I started reading this about two years ago, I got to the part about domesticating plants and animals, after that it's all just a blur. Well actually it seemed quite boring to me, I think I was on my first Co-Op, maybe not. Regardless the point is I finished reading it, finally. I had not thought about finishing until I came to the realization that out of all the books I had read this is the book that I reference the most, so I should probably finish it before recommending it to others.
Guns, Germs, and Steel by Jared Diamond is an explanation for why the world is the way it is. Now I'm sure some historians and other people who are more intelligent than myself may not see it that way but Mr. Diamond explained why white people seemingly rule the modern world and why we ride horses instead of llamas. It was helpful, I learned quite a bit and would recommend it to anyone who wants to get an understanding of how the current world came to be.
As for the book itself, I have done no research but my guess is that the cover is a artistic depiction of the abduction of Montezuma by Cortes and his men. Which if it is true is an apt picture for the cover of a book that goes onto explain how a hundred or so Spaniards took down the strongest Empire in North America. By explain I mean go back to the days of Mesopotamia and give a step by step set of directions on how best to develop a dominant society. (Hint: It involves thousands of years, a few plagues, and a lot of wars). I like the cover, the book is a bit on the tall side, but if you made it smaller it would also be bigger, if that makes any sense.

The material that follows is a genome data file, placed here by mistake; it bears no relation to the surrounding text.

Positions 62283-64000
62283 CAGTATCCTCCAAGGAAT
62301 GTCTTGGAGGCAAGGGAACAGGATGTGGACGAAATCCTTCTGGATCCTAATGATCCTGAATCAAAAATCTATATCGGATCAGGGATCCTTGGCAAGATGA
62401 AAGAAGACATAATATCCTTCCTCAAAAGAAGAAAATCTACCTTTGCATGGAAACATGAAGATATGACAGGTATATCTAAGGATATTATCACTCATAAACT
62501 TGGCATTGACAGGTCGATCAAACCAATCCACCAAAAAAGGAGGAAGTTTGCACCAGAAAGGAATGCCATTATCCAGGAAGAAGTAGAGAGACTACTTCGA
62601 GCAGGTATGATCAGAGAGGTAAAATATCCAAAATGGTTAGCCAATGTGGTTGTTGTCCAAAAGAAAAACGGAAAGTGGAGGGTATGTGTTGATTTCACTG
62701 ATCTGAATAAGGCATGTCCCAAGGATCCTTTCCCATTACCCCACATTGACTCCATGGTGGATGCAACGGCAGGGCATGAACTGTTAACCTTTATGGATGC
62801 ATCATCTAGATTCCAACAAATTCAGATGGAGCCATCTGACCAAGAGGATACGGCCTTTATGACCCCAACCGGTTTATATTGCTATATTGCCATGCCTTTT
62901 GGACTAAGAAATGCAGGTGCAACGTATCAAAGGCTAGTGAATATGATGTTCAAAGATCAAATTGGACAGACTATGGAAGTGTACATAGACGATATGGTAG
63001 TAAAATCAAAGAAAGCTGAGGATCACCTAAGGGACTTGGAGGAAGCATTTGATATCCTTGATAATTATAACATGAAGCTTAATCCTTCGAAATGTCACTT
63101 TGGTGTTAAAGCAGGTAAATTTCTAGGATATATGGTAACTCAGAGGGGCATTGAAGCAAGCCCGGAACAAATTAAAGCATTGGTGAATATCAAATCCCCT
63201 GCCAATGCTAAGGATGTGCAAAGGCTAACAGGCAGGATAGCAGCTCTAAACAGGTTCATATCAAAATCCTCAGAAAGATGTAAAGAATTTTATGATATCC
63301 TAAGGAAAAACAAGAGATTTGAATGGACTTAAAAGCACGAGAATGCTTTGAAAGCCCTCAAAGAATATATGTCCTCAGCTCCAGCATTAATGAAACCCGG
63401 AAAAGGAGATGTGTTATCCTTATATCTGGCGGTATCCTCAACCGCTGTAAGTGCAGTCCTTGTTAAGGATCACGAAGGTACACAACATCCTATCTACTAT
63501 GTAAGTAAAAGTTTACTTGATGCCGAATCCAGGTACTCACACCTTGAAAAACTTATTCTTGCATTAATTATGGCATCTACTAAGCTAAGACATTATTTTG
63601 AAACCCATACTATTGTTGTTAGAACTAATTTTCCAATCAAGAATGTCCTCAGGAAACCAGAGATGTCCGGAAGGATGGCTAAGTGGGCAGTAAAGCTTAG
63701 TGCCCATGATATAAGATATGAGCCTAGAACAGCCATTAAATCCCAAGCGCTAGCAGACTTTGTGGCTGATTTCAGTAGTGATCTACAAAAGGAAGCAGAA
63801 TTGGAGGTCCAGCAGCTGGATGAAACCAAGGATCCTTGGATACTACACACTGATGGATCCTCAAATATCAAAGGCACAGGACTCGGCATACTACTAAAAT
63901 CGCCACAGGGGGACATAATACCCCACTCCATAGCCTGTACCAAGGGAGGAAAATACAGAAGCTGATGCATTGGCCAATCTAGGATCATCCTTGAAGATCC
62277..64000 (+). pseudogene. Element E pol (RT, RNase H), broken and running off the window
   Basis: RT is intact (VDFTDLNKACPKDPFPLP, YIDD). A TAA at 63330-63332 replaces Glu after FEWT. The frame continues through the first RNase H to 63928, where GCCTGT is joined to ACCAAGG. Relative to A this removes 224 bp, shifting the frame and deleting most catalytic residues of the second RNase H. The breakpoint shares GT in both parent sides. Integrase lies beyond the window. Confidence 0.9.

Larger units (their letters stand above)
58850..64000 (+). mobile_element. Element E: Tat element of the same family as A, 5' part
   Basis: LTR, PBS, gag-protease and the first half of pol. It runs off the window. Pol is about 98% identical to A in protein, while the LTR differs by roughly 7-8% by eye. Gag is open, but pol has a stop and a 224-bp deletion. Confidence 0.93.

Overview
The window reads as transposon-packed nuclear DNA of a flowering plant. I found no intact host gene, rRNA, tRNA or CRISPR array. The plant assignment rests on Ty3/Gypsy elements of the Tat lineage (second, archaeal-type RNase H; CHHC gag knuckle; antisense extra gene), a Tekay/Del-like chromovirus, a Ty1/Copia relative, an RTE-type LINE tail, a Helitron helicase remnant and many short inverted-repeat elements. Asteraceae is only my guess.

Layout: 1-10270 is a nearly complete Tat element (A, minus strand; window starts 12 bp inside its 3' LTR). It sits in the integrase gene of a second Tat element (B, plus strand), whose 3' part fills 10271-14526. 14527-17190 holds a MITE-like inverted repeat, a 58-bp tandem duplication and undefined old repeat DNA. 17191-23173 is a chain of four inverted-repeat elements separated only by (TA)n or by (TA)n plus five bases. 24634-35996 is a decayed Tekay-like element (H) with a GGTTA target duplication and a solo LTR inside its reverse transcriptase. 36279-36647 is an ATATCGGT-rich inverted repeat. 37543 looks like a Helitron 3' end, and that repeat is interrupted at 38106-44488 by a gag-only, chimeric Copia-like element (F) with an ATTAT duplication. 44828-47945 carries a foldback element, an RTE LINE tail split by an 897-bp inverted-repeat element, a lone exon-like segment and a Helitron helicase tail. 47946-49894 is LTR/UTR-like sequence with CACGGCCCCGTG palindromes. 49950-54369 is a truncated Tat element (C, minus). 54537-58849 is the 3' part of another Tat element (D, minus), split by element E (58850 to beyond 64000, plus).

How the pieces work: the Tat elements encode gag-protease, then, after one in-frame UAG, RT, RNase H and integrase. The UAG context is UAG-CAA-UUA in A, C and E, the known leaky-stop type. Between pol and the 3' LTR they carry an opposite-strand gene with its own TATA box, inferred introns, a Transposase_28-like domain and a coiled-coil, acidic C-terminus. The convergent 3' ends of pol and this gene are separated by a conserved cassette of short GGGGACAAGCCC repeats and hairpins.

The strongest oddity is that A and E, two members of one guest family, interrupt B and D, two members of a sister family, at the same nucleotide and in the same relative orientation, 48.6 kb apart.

I plan on reading Jared Diamond's other books (Collapse, The Third Chimpanzee and Why is Sex Fun?) some time in the future but not for some time. For now I'm still reading The Grapes of Wrath and then after that Katy requires that I read Crime and Punishment, or else.
And we end this rather short yet never ending post with a book I really want to read but can't bring myself to buy because of how many books I already own that I have not read yet; it's called Sum by David Eagleman and it's all theories about what happens to you when you die. I blame you Radio Lab.
a forest of stone
3 years ago